A new law came into force today allowing use of copyright material for the purposes of parody:

Caricature, parody or pastiche

Fair dealing with a work for the purposes of caricature, parody or pastiche does not infringe copyright in the work.

So at least we can now generate parody BBFC symbols.

Read more UK Government Watch at MelonFarmers.co.uk
Miley Cyrus Reinvention DVD

   currently exempt

Music videos released on DVD and Blu-ray that might contain content unsuitable for children will soon be required to be submitted to the BBFC for certification.

The new measures will be introduced from October 1 to cover Blu-ray, DVD and CD formats – but will not apply to online digital works.

If it is judged that content in a video would typically attract an age rating of 12, 15, 18 or R18, the BBFC will issue a certification. The turnaround for certification currently stands at up to seven days. Of course the DVD producer has to foot the expensive bills. There are also labelling requirements around the display of the rating on packaging and products.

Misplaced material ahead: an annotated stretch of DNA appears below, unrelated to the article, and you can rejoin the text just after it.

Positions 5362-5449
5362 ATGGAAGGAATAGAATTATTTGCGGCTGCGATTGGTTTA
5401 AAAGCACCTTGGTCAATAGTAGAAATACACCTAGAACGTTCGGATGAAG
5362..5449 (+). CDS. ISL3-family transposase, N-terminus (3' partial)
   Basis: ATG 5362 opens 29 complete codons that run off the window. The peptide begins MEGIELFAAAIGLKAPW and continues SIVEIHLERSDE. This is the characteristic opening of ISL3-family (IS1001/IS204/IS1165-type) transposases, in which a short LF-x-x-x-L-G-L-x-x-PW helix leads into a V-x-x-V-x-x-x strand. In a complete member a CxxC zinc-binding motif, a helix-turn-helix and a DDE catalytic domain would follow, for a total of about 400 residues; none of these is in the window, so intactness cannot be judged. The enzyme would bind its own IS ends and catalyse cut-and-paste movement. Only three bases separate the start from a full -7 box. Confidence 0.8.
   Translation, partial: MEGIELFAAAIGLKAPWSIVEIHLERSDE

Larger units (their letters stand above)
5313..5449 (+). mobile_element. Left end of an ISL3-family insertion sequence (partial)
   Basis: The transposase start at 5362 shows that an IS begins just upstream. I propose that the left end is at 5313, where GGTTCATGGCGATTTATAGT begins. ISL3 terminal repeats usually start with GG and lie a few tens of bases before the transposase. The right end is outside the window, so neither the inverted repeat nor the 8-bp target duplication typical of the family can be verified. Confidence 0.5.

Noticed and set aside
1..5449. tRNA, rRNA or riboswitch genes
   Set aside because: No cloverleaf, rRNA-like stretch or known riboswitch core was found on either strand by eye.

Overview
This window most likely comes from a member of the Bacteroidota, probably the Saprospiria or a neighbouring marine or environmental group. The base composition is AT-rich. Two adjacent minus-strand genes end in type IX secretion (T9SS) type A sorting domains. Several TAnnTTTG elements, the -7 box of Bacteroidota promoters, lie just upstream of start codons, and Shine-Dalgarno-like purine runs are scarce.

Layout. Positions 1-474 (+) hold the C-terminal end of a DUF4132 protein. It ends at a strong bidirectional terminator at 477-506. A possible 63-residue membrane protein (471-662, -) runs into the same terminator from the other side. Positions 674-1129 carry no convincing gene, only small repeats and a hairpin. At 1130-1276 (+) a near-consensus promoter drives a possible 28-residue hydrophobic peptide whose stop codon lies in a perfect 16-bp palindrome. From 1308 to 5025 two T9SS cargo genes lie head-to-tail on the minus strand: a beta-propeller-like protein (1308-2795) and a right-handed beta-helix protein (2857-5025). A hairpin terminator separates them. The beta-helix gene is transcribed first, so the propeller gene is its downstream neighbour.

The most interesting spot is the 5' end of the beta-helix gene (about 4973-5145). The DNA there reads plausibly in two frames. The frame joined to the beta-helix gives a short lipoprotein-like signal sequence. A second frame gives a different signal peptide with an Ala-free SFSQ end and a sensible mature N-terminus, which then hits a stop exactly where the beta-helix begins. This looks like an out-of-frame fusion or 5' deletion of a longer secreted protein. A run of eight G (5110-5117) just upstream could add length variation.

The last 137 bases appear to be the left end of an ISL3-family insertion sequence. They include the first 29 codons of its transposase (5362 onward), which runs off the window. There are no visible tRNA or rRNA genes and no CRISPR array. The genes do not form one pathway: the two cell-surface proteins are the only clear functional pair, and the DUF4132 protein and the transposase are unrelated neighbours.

Read more UK Government Watch at MelonFarmers.co.uk

maria millerTo: Maria Miller, Secretary of State for Culture, Media and Sport.

Dear Ms. Miller,
Please forgive this open letter; it’s an ungainly form of communication but I approached your department for an interview and didn’t hear back. So…

You might not realise it but the Department of Culture, Media and Sport has undertaken a course of action that puts a number of small businesses at direct risk. Right now, Britain has some of the most exciting and inventive independent DVD labels in the world, companies doing everything from producing definitive editions of art-house classics to rescuing the forgotten treasures of British film.